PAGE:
A survey of chief marketing officers at leading U.S. retailers found that stores remain divided on mobile marketing's potential and its ability to convert sales.
Overall, BDO's survey of 100 retail CMOs found that 38 percent are including mobile in their marketing strategy this holiday season, down from 50 percent in 2012.
At the same time, however, those who are embracing mobile marketing are ramping up their efforts. Last year, mobile comprised an average of 5.9 percent of retailers' overall marketing budget; this year, that number has jumped to 15 percent.
There is apparently less hesitation around social media, with 88 percent of retailers leveraging social media this season, comprising 14 percent of their marketing budgets, on average, up from 10 percent in 2012.
The reluctance around mobile marketing by many stores comes despite eMarketer's prediction calling for a 15 percent rise in mobile shopping volume this year. A lack of clear ROI was seen as one reason for the hold-up.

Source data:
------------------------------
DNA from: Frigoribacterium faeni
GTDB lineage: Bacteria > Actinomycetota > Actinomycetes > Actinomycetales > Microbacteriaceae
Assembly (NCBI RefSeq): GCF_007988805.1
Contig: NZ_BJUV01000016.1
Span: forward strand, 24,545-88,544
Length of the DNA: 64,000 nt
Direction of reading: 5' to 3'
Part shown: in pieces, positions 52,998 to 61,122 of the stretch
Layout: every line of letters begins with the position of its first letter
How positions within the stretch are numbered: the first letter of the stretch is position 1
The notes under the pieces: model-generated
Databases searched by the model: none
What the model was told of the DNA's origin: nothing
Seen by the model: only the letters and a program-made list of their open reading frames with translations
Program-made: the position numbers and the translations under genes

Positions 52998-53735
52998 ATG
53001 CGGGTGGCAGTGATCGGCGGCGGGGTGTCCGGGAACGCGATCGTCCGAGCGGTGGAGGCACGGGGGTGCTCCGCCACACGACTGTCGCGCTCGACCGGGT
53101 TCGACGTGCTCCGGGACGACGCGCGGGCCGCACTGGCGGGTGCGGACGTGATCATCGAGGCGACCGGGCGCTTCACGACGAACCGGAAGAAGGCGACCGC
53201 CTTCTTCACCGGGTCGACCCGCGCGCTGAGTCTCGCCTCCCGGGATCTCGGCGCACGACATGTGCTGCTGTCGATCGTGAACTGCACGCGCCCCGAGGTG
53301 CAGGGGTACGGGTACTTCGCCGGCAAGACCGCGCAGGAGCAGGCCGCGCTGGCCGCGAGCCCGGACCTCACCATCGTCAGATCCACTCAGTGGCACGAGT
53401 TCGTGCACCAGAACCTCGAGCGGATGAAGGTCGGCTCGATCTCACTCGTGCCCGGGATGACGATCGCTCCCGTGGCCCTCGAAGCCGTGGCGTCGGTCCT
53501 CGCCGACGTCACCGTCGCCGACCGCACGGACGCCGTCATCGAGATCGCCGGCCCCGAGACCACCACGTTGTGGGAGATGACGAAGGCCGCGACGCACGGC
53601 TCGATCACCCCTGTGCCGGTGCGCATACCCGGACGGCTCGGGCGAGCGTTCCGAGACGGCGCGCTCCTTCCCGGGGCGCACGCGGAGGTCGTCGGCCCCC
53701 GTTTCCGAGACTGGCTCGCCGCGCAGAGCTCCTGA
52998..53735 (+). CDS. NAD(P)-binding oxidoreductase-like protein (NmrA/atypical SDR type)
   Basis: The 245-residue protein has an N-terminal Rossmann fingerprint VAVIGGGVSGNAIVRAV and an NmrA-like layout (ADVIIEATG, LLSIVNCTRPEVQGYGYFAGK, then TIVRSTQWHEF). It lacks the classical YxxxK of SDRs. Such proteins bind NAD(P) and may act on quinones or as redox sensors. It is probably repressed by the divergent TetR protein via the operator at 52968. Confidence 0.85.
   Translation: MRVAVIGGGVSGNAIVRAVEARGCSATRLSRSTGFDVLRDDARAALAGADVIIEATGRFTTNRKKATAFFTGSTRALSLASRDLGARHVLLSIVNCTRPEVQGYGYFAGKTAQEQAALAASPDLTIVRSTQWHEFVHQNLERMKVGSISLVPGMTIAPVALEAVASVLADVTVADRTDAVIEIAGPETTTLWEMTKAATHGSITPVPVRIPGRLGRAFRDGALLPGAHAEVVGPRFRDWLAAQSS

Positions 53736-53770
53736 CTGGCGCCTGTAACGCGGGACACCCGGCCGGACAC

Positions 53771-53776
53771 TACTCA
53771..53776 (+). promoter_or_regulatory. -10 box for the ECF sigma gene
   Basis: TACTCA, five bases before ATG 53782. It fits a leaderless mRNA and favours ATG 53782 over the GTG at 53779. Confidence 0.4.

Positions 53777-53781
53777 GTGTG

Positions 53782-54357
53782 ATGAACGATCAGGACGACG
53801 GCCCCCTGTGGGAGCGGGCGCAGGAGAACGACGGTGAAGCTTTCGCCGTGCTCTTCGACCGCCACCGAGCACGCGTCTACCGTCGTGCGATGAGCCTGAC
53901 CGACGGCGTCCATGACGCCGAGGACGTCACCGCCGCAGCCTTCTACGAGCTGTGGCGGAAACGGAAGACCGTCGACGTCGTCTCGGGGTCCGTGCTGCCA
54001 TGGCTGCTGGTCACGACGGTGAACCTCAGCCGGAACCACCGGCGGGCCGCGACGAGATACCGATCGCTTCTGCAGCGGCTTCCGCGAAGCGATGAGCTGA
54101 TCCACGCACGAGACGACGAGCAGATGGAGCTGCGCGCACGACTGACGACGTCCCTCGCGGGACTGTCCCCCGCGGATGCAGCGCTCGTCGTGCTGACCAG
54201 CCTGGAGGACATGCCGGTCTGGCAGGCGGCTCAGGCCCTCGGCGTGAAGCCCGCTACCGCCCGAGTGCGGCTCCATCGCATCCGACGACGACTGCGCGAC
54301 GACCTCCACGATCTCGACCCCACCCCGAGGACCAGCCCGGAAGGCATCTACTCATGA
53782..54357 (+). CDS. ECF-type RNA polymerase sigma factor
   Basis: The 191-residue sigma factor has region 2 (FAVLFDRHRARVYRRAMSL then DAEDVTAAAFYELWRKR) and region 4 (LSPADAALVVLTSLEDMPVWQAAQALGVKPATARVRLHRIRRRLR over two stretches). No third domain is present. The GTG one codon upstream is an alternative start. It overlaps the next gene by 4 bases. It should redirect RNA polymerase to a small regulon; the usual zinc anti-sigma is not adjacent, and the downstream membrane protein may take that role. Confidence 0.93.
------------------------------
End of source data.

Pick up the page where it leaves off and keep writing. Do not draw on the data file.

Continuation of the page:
"I think retailers are indecisive," Natalie Kotlyar, a partner in BDO's retail and consumer products practice, told MediaPost. "There are an overwhelming number of mobile possibilities, and to a certain extent, the economy is uncertain. So it makes sense to me that they are thinking they will sit on the sidelines for now, and wait to see what works for others."
While m-commerce is growing, smartphones are still being used much more for research rather than actual purchasing. She added, "So retailers are stuck on that question: Is mobile creating brand recognition? Or is it creating demand and building sales?"
Finally, she said that while mobile marketing appears integral to any multichannel approach, "Omnichannel is easy to talk about, but very difficult to do," particularly with Big Data's challenges.
Traditional ads lead the way, with 41 percent of retailers investing most of their holiday advertising budgets on traditional print ads, followed by 29 percent planning to spend the majority of their holiday budget on broadcast.
Do you agree or disagree that retailers are missing an opportunity to build sales with a go-slow approach to mobile marketing?